The issues discussed in October may be weighty. Specifically the Synod may have much to say about being more pastorally present to those who are divorced and remarried and wish to remain Catholic but feel unwelcome in the Church. Annulment proceedings …

March 3rd, 2014

Are you stumped / confused / intimidated / flat out terrified by Lent? Have no fear! Your favorite convert comes to the rescue with the basics for Lenten newbies and some words of comfort for the journey. If this is your first time observing Lent in the Catholic tradition, it can be tricky. Believe me. I’ve been there. But don’t be intimidated! Lent is about making a good faith effort to be contrite (i.e. truly sorry for your sins) and to be more like Jesus (i.e. loving, just, merciful, willing to give of yourself for others) in anticipation of our celebration of the Resurrection (i.e. Easter). Do your best. Don’t be discouraged if you mess up. It happens. Pick yourself up and try again. After all, our God is the God of second chances.

Lent (just the facts, ma’am)

Lent is a 40-day period of repentance and fasting in preparation for Easter. It begins on Ash Wednesday (March 5) and ends on Holy Thursday (April 17). (Yes, sticklers for mathematical accuracy, this adds up to 44 days. Sundays aren’t technically part of Lent.) Good Friday, Holy Saturday, and Easter Sunday are referred to as the Easter Triduum.

Practice Abstinence

From …

February 27th, 2014

The nine films competing this Sunday for the Best Picture Oscar are some of the best of the year and very worth your while to check out if you haven’t seen them yet. But if you don’t have time in the next few days, just check out our short synopsis for each of them below with some links to some more in depths looks at the spiritual components of the films, because at A Spiritual Side of Cinema we like to discuss and review the more transcendent qualities of the movies, and we’ve done so this year with the two big frontrunners of the Oscar race, 12 Years a Slave and Gravity, as well as many others…

12 Years a Slave, (click here to read our review): This film hurt. Emotionally, sometimes even close to physically, it was painful to watch … and that’s putting it mildly. The film pulled no punches when dealing with the harsh realities of America’s slave trade and the evil acted out by those who took part in it.

Gravity, (click here to read our review): A tense walk with Sandra Bullock through the worst space trip since 1979, presents itself as a sci-fi …

February 27th, 2014

Benedict Cumberbatch and Chiwetel Ejiofor star in “12 Years a Slave.”

Benedict Cumberbatch, Chiwetel Ejiofor in “12 Years a Slave.”

12 Years A Slave hurt. Emotionally, sometimes even close to physically, it was painful to watch … and that’s putting it mildly. The film pulled no punches when dealing with the harsh realities of America’s slave trade and the evil acted out by those who took part in it. The movie tells the story of Solomon Northup (Chiwitel Ejiofor), a free African-American from Saratoga, New York, who is drugged, kidnapped, and sold into slavery in 1841 by men he thought he could trust. Solomon witnesses firsthand the malice of slave traders as he is passed from master to master as a piece of commerce, experiencing treatment unlike any he had ever received in his life.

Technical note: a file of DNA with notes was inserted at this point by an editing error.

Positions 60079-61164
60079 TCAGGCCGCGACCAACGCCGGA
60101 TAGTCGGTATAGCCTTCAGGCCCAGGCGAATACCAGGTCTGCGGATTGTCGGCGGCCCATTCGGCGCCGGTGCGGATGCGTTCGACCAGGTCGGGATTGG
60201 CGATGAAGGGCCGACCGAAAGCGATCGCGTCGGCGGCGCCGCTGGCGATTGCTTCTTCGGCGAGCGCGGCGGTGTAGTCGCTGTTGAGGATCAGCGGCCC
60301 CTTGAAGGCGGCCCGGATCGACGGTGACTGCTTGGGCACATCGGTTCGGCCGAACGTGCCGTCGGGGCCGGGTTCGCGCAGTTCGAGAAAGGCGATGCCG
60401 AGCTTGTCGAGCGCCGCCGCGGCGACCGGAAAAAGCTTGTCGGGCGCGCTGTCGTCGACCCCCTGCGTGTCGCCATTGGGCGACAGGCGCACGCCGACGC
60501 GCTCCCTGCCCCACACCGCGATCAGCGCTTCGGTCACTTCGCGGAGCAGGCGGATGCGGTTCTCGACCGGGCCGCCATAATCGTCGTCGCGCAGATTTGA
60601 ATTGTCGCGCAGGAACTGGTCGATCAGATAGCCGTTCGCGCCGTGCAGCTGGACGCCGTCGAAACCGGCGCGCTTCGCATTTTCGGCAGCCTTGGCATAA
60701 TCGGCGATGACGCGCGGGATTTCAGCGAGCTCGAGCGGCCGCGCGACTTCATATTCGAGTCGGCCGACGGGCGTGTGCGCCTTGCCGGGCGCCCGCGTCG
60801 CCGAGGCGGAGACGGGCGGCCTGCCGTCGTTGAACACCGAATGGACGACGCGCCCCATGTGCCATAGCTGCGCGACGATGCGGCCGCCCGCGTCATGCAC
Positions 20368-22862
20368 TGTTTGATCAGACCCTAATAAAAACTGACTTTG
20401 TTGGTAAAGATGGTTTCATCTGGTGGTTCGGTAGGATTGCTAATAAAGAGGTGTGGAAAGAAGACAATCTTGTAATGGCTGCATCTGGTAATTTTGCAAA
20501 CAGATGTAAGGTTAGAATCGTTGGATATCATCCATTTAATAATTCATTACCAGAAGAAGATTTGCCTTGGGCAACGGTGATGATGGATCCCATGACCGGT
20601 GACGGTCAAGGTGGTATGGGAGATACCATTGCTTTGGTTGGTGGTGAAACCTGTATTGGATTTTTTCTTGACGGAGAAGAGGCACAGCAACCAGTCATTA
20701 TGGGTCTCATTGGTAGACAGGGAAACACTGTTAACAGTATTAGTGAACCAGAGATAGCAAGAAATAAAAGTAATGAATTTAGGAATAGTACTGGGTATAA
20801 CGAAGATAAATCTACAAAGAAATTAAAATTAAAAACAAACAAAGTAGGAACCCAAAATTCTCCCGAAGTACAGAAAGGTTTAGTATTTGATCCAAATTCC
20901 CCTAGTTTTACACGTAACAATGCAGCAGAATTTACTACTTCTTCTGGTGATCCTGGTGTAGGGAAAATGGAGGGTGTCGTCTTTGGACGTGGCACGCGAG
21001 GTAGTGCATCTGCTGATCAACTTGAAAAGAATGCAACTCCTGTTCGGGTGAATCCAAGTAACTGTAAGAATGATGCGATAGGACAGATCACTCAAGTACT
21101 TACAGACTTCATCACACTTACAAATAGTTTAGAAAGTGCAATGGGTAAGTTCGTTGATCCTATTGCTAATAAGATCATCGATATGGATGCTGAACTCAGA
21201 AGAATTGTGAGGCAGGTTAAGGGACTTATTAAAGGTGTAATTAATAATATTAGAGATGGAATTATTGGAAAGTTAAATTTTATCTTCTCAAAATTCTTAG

Showcasing such horrors as rape, murder, brutal whippings, and lynching, the film doesn’t shy away from the cruelty slaves endured. Rather, it thrusts such cruelty into the forefront, forcing the audience to behold just how dreadful and terrifying life could be for slaves. 12 Years confronts its audience boldly and does not let up. It was a movie (easily “Best Picture” quality) that left me speechless as I stared at the credits, blown away …

February 27th, 2014
Judi Dench and Steve Coogan star in a scene from the movie "Philomena." (CNS photo/Weinstein)

Judi Dench and Steve Coogan star in a scene from the movie “Philomena.” (CNS photo/Weinstein)

We’ve seen some moving tales as part of this year’s Oscar race, from the heartbreaking journey of Solomon Northup in 12 Years A Slave to the harrowing story of Dr. Ryan Stone’s struggle to survive outer space in Gravity. A standout among them, though, is Philomena, which chronicles a woman’s search for the son she had as a teenager and lost to forced adoption. The story goes as such: Philomena Lee (Judi Dench) had a child as an unwed teenager, and as a result was shamed, cast out from her family, and sent to live in a convent where she was punished for her perceived sin. The nuns there gave her no medication during childbirth, one of them even going so far as to say that “the pain is her penance.” After her son was born, he was put up for adoption and taken away from Philomena without warning. Fifty years later, after hiding the pain of her loss for much of her life, Philomena decides to make an attempt at tracking her son down, recruiting the aid of journalist Martin Sixsmith …

February 26th, 2014
The Lenten themes in a movie about survival

all-is-lostSurvival is a natural instinct, no matter what environment a person is stuck in.

This adage is confirmed by the new movie All Is Lost. The film’s sole character, known simply as Our Man (Robert Redford, giving an Oscar-worthy performance) is sailing on the Pacific Ocean when some debris makes a hole in his vessel. He patches it up, and all seems well until a storm hits. He makes an SOS call, but nobody answers and so Our Man must fend for himself. The storm ravages his boat and his spirits as he struggles to survive, alone on the open ocean.

Our Man never gives any outward sign of being a religious person. However, his saga has strong echoes of Jesus’ temptation in the desert, a touchstone of the Gospels. Jesus’ adversary is the Devil, who tempts him to make stones into bread, throw himself off the temple so as to be saved, and worship Satan to gain power. Though struggling, Jesus resists these temptations and is motivated by his desire to please God. In the process, he is rewarded by the angels. This story of adversity followed by rebirth has a distinctively Lenten bent.

As …